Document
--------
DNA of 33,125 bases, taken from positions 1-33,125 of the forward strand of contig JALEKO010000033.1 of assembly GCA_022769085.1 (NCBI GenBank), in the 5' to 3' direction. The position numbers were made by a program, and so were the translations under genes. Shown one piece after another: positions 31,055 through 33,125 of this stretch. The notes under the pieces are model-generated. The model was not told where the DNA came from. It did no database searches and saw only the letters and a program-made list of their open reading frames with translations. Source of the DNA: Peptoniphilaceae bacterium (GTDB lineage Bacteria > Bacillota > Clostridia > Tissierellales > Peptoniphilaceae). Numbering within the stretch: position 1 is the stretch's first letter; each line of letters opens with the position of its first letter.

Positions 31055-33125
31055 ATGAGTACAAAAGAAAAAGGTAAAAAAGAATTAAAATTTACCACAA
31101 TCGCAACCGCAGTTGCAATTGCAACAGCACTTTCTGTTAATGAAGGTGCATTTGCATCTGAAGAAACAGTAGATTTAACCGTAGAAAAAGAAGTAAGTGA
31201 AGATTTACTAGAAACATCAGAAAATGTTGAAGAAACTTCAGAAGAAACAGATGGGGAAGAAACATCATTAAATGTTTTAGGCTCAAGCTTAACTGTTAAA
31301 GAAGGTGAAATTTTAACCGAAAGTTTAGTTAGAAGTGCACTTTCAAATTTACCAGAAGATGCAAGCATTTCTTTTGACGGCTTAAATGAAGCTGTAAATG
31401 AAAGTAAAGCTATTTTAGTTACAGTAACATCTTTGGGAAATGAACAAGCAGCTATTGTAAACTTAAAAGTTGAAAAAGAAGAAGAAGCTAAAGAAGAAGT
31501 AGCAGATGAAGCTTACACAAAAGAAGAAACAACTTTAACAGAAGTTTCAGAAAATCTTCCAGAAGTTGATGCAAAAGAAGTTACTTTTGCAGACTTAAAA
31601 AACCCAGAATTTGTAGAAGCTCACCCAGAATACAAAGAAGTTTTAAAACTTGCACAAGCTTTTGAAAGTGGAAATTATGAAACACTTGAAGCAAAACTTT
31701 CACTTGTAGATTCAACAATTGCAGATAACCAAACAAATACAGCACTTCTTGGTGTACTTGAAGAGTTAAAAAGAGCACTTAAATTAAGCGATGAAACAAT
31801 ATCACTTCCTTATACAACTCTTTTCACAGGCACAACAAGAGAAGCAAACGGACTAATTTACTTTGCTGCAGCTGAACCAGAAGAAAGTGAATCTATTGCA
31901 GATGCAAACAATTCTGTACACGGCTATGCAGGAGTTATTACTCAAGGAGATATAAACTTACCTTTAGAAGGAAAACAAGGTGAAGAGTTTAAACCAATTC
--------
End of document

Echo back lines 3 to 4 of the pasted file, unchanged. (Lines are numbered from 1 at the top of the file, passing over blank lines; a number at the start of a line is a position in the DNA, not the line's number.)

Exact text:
31055 ATGAGTACAAAAGAAAAAGGTAAAAAAGAATTAAAATTTACCACAA
31101 TCGCAACCGCAGTTGCAATTGCAACAGCACTTTCTGTTAATGAAGGTGCATTTGCATCTGAAGAAACAGTAGATTTAACCGTAGAAAAAGAAGTAAGTGA